mysql> flush tables with read lock;
Query OK, 0 rows affected (0.06 sec)

mysql> select * from performance_schema.metadata_locks;
| GLOBAL      | NULL               | NULL           |       140613033070288 | SHARED              | EXPLICIT      | GRANTED     |      |          268969 |             80 |
| COMMIT      | NULL               | NULL           |       140612979226448 | SHARED              | EXPLICIT      | GRANTED     |      |          268969 |             80 |
| GLOBAL      | NULL               | NULL           |       140612981185856 | INTENTION_EXCLUSIVE | STATEMENT     | PENDING     |  |          303901 |            665 |
| TABLE       | performance_schema | metadata_locks |       140612983552320 | SHARED_READ         | TRANSACTION   | GRANTED     | |          268969 |             81 |
4 rows in set (0.01 sec)


mysql> select t.processlist_id from performance_schema.threads t join performance_schema.metadata_locks ml on ml.owner_thread_id = t.thread_id where ml.object_type='GLOBAL' and ml.lock_type='SHARED';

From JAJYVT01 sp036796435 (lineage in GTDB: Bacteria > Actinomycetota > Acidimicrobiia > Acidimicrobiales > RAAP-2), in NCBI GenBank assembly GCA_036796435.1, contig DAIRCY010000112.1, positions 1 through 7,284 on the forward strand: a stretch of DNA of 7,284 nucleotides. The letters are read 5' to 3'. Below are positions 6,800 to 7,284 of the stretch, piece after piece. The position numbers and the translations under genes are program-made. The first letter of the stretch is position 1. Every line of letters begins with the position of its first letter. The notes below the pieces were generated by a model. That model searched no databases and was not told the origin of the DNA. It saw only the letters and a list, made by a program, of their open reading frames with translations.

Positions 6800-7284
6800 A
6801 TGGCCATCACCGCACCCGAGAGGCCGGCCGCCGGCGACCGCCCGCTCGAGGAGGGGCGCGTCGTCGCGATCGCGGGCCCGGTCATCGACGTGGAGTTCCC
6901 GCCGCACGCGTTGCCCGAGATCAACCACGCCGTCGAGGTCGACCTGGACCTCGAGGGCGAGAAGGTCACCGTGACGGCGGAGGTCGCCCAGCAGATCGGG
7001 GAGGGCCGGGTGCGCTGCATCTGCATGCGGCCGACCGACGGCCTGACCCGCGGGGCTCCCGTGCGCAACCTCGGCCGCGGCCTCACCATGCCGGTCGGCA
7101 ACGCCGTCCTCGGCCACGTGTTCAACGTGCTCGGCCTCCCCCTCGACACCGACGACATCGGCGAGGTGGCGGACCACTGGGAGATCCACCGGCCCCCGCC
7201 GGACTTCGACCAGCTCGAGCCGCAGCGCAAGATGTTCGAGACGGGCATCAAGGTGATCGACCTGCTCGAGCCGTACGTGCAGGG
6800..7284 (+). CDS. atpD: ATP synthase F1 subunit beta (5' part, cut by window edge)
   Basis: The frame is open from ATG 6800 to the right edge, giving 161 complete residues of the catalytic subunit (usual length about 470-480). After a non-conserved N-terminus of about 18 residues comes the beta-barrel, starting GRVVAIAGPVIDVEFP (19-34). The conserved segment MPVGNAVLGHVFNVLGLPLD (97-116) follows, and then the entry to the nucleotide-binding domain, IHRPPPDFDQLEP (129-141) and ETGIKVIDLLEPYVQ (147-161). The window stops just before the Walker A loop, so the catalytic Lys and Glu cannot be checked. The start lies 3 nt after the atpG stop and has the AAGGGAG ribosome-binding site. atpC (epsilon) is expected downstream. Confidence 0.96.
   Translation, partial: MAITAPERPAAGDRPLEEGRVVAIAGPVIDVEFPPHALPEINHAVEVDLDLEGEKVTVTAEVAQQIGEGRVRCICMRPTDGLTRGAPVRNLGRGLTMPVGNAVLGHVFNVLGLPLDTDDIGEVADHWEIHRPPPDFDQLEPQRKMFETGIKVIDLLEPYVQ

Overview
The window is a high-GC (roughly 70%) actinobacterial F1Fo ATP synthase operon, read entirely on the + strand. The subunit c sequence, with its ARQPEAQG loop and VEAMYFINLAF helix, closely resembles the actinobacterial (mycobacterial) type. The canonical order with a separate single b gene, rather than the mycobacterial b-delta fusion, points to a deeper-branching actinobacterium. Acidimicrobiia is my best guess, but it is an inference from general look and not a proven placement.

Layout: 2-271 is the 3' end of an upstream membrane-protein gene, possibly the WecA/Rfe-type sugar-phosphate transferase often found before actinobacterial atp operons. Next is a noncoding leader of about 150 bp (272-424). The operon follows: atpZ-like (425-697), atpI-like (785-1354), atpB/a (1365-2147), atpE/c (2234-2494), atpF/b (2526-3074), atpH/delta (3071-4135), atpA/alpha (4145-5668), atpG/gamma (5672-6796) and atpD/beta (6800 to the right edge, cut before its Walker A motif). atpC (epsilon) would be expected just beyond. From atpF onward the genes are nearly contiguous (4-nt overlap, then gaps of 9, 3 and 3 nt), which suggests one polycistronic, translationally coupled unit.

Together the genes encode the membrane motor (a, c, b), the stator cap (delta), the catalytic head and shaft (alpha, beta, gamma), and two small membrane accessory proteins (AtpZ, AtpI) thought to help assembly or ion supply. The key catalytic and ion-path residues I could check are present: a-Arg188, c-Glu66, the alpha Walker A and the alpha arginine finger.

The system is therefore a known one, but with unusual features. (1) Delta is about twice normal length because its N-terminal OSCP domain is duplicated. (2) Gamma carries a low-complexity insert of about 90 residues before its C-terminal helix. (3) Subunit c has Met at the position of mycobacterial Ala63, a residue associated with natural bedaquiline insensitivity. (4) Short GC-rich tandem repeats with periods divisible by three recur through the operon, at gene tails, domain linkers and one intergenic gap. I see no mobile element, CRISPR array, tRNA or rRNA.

| processlist_id |
|         268944 |
1 row in set (0.00 sec)

Locate the lock session ID and kill the session directly.

Method 2: Using events_statements_history view

This method is suitable for MySQL version 5.6 or above, enabling performance_schema.events_statements_history (5.6 is not enabled by default, 5.7 is enabled by default). This table will execute the SQL history. If there are too many requests, it will automatically clean up the early information, and it is possible to clean up the information of the locked session. The process is as follows.

mysql> update performance_schema.setup_consumers set enabled = 'YES' where NAME = 'events_statements_history'